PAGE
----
First published in Onya Magazine, on January 25th, 2012.
I’m in the business of celebrating Australia every day. Being Editor-In-Chief of this magazine means I see, do, taste and feel so much of this great land every day of the week. So when I sat down to think about the meaning of Australia Day, I was a little stuck. It’s just another day, after all.
Sure, there’ll be a lot of stereos beating to the sound of Triple J’s Hottest 100. There’ll be a lot of barbeques sizzling with snags and steaks, and tops being twisted off bottles, and corks being popped. There’ll be Australian flags emblazoned on windows and cars and tattooed on the shoulders and backs of the citizens of this country. But what about it should matter?
I’m not sure that I can offer a brilliant, all-inclusive answer. I know that many people baulk at the Australian flag and despise it as a symbol of celebration. That vegetarians don’t really care for Sam Kekovich or his lamb ads. That middle-class Australia loves to point the finger at bogans and tut. That we are not a Republic. That we have a history – a flawed, problematic history. I know all that. And I know many other people do to, and they refer to it, and laugh at it, and bring it up as a means to rip apart all the good things there are about this country, and the people that inhabit it.
And there are so many good things. So many beautiful places, and wonderful, lovely people, and talented artists, and creative ventures, and sporting achievements, and medical geniuses, and innovative educators – so many people so devoted to greatness.
And that it’s the people that tut and vomit opinions that really need to think about Australia Day and its meaning. Because it’s not just another day. It’s a day to celebrate and honour our country.
I’ve always admired Americans for their unabashed love for their country – the way they hold their hand to their heart and honour their flag. Perhaps there is something we can learn from them.
Australia is a young country. One that, might I add, considering its youth, has not only kept up with but surpassed most other countries in the world in most industries. There’s not that many of us and we’re really good at what we do – period.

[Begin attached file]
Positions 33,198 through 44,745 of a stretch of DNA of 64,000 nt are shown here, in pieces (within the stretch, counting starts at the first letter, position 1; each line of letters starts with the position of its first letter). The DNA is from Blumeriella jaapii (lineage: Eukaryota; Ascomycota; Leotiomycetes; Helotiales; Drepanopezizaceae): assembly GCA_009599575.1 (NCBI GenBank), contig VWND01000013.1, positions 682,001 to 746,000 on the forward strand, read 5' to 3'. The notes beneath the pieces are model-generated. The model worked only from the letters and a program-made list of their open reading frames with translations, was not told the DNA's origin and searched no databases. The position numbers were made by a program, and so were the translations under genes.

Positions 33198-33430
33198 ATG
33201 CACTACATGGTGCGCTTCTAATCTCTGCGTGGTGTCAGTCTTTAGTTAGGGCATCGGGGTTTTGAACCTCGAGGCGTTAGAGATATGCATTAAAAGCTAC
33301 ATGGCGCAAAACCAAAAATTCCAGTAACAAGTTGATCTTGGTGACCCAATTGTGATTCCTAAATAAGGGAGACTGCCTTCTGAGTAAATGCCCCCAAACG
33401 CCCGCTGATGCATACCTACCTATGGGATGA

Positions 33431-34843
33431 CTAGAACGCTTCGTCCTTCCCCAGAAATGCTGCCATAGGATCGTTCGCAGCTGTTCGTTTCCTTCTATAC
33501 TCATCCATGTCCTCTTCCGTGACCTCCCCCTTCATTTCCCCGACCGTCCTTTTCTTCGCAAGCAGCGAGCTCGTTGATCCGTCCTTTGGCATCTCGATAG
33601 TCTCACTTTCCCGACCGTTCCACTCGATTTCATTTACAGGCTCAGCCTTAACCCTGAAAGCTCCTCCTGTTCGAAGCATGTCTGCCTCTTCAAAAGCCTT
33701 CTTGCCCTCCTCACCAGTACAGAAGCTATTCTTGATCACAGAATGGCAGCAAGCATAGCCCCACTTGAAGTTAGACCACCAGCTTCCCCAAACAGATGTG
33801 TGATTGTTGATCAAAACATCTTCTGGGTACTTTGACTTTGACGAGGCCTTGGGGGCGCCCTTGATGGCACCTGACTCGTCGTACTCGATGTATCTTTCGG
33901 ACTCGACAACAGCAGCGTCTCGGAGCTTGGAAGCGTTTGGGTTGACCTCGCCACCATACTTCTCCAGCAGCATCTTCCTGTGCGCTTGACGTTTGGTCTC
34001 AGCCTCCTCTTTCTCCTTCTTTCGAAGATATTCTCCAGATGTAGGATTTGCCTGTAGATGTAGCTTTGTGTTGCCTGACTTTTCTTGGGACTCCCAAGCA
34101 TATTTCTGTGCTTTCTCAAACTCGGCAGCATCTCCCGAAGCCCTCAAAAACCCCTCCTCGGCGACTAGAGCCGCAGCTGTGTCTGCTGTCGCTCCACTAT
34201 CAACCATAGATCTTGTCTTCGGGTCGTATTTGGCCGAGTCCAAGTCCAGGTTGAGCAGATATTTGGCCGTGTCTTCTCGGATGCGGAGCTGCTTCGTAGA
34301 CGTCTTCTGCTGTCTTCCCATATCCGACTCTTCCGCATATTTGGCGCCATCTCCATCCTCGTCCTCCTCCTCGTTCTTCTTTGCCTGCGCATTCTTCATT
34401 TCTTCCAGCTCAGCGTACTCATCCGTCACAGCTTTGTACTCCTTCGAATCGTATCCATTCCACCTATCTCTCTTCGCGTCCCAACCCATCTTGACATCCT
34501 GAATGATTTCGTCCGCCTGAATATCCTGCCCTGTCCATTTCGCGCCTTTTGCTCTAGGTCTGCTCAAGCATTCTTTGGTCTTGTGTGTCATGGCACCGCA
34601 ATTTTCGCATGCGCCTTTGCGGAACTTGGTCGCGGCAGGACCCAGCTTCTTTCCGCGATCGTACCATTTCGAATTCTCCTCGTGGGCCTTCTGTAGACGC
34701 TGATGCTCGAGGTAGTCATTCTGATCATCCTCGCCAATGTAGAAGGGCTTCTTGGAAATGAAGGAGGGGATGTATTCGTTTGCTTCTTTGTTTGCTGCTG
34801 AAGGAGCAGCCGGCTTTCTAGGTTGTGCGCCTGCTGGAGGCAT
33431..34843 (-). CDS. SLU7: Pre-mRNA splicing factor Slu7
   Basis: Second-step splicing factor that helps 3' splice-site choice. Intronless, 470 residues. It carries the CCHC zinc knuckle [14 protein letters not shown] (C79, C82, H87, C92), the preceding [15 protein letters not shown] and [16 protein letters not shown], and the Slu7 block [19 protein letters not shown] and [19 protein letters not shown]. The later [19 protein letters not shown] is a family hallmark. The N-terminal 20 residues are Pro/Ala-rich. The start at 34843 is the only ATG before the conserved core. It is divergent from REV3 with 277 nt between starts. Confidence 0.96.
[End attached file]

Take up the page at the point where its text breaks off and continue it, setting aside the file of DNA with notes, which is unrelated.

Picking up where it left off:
Australia may have made wrongs, but it has also made many rights. The time has come to stop focusing on the past – we must now focus on the future.
We may be jovial, and a country of larrikins, but that doesn’t mean we can’t be proud. It doesn’t mean we can’t be grateful. It doesn’t mean we can’t wave a flag in seriousness.
Our core – of mateship, and loyalty, of humour, and intelligence, of inclusion, and culture – should be a marker of solidarity and celebration – not separation.
The thing I’ve realised is that I may celebrate Australia every day, but not enough other people do. It’s theiropinions and generalisations and complete ignorance that hold them back from seeing Australia clearly.
So, to be clear, we live in the best country in the world – one that values so many things that other countries do not, one that is caring and loving, one that is stunning and inspiring, one that we should be proud of. And, most definitely, one that we shouldn’t have to keep defending or defining.
Wave your flag proudly this Australia Day, turn the music up, eat your sausage in bread with sauce, feel the sand beneath your toes, rub red dust off your face, wear your bikini down the street with thongs on your feet, laugh, clink glasses with friends, soak in the views and say thank you; that not only can you do all of that freely, but that you can do it proudly.
Happy Australia Day.